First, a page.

Several methods of shell traversing array

Time:2021-9-14

background

One day I encountered a problem. The phenomenon is as follows: the first kind of traversal will print normal elements, but the second kind of traversal will print only one element!

#!/bin/bash
#$1 for file directory
#Execution eg:
#  sh your_shell.sh /user/lib/
 
Echo "start time: ` date '+% Y -% m -% d% H:% m:% s' `"
#1. Get all files
files=`ls $1`
 
#2. Define an array variable
declare -a array_files01
 
 
#Array index is initialized to 0
m1=0
 
 
#Traversal
for ays in ${files}; do
{
 #Get array length
 num_1=${#array_files01[@]}
 
 #To add elements to the array, index needs + 1 each time
 array_files01[m1]=${ays};
 m1=`expr ${m1} + 1`;
 
 fi
}
done
 
Echo "end allocating array time: ` date '+% Y -% m -% d% H:% m:% s' `"
#Print prompt information
Echo "1 array length: ${#array_files01 [@]}"
 
#First traversal: normal
for i in ${array_files01[@]}; do
 echo $i
done 
 
#Second traversal: abnormal
for i in ${array_files01}; do
 echo $i
done

Several methods of traversing arrays

1. For loop

###################First kind#######################
for i in ${array[@]}
#It can also be written as for element in ${array [*]}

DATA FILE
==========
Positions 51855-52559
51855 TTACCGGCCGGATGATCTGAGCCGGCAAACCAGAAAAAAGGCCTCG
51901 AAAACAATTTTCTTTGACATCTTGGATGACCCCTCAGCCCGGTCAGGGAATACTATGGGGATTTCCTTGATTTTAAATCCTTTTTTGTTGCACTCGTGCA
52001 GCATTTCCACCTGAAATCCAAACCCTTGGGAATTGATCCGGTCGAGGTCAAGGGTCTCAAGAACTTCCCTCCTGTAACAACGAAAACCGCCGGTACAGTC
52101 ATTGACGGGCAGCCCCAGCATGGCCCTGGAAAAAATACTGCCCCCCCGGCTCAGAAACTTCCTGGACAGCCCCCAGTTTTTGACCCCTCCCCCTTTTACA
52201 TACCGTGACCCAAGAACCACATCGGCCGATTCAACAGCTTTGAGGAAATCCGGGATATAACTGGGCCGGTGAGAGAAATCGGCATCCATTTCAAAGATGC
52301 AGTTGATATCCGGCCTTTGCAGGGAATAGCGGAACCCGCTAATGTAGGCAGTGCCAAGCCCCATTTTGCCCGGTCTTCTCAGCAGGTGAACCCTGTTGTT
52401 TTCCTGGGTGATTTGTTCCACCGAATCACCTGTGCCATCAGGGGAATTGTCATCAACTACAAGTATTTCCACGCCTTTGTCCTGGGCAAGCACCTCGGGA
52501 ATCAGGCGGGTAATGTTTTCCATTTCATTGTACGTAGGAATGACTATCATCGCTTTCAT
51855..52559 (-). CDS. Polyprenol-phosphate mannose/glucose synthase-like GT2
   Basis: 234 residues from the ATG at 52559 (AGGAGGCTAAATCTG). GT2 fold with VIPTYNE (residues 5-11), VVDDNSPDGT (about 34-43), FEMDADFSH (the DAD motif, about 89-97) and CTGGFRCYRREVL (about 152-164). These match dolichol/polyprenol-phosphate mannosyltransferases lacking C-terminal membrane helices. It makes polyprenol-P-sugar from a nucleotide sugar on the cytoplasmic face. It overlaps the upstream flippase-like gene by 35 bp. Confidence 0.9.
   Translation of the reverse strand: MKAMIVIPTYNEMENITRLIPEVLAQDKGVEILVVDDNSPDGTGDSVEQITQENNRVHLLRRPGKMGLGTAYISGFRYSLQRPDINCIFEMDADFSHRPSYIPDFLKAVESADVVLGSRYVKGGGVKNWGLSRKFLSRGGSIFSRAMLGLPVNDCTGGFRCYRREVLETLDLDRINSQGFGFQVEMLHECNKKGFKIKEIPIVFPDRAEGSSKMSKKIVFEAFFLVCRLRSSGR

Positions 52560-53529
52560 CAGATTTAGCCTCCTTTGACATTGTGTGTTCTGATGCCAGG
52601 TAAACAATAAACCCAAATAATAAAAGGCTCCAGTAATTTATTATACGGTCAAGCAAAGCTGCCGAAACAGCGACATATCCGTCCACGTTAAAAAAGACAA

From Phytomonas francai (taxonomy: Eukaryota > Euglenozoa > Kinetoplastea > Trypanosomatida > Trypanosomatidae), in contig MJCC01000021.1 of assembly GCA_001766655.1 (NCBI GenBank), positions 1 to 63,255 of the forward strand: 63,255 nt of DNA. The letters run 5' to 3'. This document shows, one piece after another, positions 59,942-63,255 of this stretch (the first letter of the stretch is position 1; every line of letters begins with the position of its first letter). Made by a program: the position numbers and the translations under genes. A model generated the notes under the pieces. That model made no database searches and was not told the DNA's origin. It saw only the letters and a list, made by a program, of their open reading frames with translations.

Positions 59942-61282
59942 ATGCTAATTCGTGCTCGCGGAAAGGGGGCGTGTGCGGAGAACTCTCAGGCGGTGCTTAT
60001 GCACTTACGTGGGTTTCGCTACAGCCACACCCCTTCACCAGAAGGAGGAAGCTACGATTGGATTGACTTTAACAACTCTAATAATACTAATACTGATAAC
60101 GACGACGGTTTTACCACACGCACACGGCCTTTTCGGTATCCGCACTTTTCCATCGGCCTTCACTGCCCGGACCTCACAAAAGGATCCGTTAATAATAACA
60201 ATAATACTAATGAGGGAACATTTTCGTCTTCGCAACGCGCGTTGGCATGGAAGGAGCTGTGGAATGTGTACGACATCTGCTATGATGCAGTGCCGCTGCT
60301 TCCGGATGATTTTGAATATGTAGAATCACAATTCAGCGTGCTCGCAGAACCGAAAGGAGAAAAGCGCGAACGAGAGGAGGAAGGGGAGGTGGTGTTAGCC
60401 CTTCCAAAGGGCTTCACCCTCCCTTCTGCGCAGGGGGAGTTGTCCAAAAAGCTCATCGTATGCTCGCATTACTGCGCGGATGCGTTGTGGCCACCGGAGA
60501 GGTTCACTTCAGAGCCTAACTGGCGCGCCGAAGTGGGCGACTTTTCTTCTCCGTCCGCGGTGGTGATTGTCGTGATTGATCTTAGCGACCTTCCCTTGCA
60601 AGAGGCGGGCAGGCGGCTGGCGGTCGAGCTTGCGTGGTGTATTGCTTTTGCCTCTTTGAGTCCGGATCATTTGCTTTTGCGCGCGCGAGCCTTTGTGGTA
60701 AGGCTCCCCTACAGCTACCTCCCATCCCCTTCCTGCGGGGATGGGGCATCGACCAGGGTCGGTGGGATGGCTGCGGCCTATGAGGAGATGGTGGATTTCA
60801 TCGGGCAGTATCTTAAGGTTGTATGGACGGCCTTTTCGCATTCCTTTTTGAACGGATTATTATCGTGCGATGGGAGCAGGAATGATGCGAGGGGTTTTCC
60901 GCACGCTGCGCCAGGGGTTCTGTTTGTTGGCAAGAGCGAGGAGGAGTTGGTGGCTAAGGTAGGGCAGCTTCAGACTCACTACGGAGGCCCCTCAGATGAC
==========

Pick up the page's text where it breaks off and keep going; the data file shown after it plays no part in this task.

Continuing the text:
do
echo $i
done

##################Second########################
for i in ${array[*]}
do
echo $i ;
done
 
##################Third########################
for(( i=0;i<${#array[@]};i++)) do
#${#array [@]} get array length for loop
echo ${array[i]};
done;

2. While loop

i=0 
while [ $i -lt ${#array[@]} ] 
#Enter the loop body when the variable (subscript) is less than the length of the array
do 
 echo ${ array[$i] } 
 #Print array elements by subscript
 let i++ 
done

In addition to the subscript problem, it should also be noted that @ and * are not completely equivalent, and the resolution when surrounded by double quotes is sometimes slightly different.

  • For traversal, @ in ${#arr1 [@]} can be interchanged with * and is equivalent when surrounded by double quotes, “${#arr1 [@]}”.
  • For… In traversal. When directly traversing array elements, ${Arr1 [@]} is not surrounded by double quotation marks, @ is equivalent to *, but when parsing array elements, the contents of the elements will also be separated by spaces, resulting in parsing errors. When ${Arr1 [*]} is surrounded by double quotation marks, all elements in the array will be separated by spaces and treated as one element, and the parsing is also wrong. Only when ${Arr1 [@]} is surrounded by double quotes can array elements be parsed correctly, so “${Arr1 [@]}” must be used when directly traversing array elements. When traversing array elements by traversing subscripts, ${! Arr1 [*]} is surrounded by double quotation marks, all element subscripts will be separated by commas to form a string, so the subscript set cannot be obtained in this way. The subscripts can be obtained correctly in the other three cases.
  • While traversal, not affected by @, * and double quotes.

This is the end of this article about several methods of shell traversing arrays. For more information about shell traversing arrays, please search the previous articles of developeppaer or continue to browse the relevant articles below. I hope you will support developeppaer in the future!